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Embracing Summer Hours: A Personal Experiment in Productivity

Updated: Sep 20, 2023

(for those in Ireland, apparently, it’s summer somewhere 🙄)

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Work 4 day week during summer. Productivity experiment. Make work better.
Photo by Ketut Subiyanto - Pexels

Welcome to this week's Twork – and no, it's not about dancing; it's about making work better. More fulfilling, engaging, interesting work is what we are so passionate about. This weekly tweak to your work (TWORK) is all about teeny tiny changes that can change work for the better, no matter what level you are at in an organisation (or even working for yourself).

Today, I want to share my experiment with you and invite you to join in and create your own work/life experiment that works for you. So keep reading to find out what I did, what I learned and how to adapt it, so you can make work better.

The challenge

So here's the deal: I'm currently conducting an experiment. For years, I’ve looked on with a little envy at social posts announcing extended summer breaks, and reading about Basecamp and other progressive companies offering summer hours. I always thought, what a lovely idea, but in the real word it’s just not possible.

Case and point, I always think summer will be quieter and spend some time thinking and planning what I can do with this extended time, but it ends up being as busy as any other time of year. But after years of envy, this time I’m calling bullshit on myself. This year, I've decided to break free from that mindset and by hook or by crook work reduced hours until September 1st.

The commitment

My commitment is simple but challenging: I'm working until 2 p.m. every day, and I'm taking Fridays off. Yes, you heard that right – I'm giving myself a three-day weekend every week during the summer. 😎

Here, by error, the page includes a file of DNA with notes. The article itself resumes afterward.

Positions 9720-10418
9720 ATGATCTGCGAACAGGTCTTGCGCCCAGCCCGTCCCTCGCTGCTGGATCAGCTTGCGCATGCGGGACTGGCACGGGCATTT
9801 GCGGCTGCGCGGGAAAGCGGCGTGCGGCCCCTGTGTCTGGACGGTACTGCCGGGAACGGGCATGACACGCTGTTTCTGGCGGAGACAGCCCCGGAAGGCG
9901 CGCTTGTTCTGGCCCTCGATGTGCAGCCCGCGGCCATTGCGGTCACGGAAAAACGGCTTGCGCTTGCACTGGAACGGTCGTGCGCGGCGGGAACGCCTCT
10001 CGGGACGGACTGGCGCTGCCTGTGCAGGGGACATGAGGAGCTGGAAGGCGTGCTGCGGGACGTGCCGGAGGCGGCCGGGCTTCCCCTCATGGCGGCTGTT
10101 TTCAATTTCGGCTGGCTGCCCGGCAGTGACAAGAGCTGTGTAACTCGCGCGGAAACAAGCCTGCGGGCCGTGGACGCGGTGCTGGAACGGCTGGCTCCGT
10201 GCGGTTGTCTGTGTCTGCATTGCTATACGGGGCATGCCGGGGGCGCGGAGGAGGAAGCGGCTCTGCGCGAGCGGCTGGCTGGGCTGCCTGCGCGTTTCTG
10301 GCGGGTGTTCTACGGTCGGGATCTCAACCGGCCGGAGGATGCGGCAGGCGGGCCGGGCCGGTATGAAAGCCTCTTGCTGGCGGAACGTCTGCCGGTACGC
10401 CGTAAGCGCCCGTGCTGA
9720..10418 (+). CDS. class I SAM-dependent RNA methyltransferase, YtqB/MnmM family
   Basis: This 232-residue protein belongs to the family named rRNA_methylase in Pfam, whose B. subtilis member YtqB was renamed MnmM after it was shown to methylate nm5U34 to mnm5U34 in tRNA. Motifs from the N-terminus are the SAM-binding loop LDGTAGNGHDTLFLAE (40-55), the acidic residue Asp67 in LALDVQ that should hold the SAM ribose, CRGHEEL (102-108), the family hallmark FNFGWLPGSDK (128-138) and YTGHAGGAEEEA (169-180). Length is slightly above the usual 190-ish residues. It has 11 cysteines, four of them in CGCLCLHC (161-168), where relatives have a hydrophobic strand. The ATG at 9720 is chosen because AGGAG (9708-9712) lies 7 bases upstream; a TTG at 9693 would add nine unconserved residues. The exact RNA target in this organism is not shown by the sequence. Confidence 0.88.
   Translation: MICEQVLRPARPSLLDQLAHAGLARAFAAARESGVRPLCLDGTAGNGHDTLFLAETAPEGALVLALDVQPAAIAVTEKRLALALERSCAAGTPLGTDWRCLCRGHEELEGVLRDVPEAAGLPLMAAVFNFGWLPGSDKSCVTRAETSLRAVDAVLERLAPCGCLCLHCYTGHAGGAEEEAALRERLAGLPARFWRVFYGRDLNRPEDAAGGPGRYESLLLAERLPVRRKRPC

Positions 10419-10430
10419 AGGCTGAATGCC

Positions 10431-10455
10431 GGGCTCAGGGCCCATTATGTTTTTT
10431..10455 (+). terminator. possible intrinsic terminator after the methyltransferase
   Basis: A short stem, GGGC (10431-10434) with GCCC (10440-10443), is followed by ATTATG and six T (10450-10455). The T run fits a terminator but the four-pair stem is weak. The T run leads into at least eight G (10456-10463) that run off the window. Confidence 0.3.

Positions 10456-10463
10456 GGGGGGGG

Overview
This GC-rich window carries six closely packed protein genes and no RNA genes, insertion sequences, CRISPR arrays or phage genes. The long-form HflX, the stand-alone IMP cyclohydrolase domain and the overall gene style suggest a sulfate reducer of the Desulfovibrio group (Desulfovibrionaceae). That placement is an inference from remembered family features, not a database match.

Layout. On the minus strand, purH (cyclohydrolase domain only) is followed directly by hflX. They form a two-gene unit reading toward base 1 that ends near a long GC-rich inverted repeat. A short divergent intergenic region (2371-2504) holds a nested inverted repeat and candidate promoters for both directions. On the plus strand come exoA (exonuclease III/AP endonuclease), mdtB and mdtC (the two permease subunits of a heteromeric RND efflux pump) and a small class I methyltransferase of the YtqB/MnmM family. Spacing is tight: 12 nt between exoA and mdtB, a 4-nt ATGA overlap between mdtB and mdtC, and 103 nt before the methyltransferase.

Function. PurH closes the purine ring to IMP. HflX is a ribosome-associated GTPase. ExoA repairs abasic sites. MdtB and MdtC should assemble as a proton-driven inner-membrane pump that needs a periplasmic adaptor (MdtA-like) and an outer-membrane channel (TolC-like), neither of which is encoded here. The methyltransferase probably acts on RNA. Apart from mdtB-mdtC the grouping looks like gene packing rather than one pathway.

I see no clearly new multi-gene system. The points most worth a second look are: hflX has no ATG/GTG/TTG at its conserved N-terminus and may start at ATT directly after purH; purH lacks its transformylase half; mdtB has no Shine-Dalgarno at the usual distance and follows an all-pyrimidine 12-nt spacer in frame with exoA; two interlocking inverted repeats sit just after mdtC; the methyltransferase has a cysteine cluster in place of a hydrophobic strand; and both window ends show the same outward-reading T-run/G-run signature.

Research on 4-day work week (reduced hour - 32 hour work weeks at the SAME pay) indicates that four-day work weeks work. Through the trial period revenue increased (based on the same time the previous year) and company satisfaction was 9 out of 10 (not one company involved has made the decision to go back to full hours). Employee satisfaction was 97%. More than two-thirds of employees said they felt less burnt out. Employees loved it so much that 13% said no pay rise would be enough to entice them back to full hours and a further 13% said they would need a pay rise of 50% or more. But let me be honest; it's easier said than done.

The struggle

I'm two weeks into this experiment, and it's not been as smooth as I thought. The first day, I finished at 2:15 p.m., and on the second day, I made it to 2:45 p.m. 3rd day 2pm on the button… 5th day writing this at 3.10pm.

The realisation

So far on this experiment, I've come to realise that my own mindset was the biggest barrier to making this work. There's always more to do, and I could easily work until late in the evening. I’m in the habit of working late. I know I can, so I do.

However, when I imposed a constraint on my work hours, I started prioritising more effectively and focusing on tasks that truly make an impact. I may need to tighten up and get better at leaving at 2 on the button but I’ve interrupted the habit of working late and my productivity hasn’t dropped off a cliff. If anything, I’m more laser focused, more decisive, better at priotising impactful work. Maybe the only thing I’ve cut is chronic procrastination.

Setting expectations

To hold myself accountable, I shared my plan with my team, clients, you and anyone who will listen. This not only puts a sense of responsibility on my shoulders but also helps set expectations about my summer hours. Once clear boundaries and expectations have been set, it’s a lot easier to manage.

Implementing summer hours means I’ve spent time coming up to this planning projects effectively around my reduced hours.🙌

Twork (tweak for better work) - build your own summer hours experiment

What can you do to create your summer hours? Here are some steps to get you started.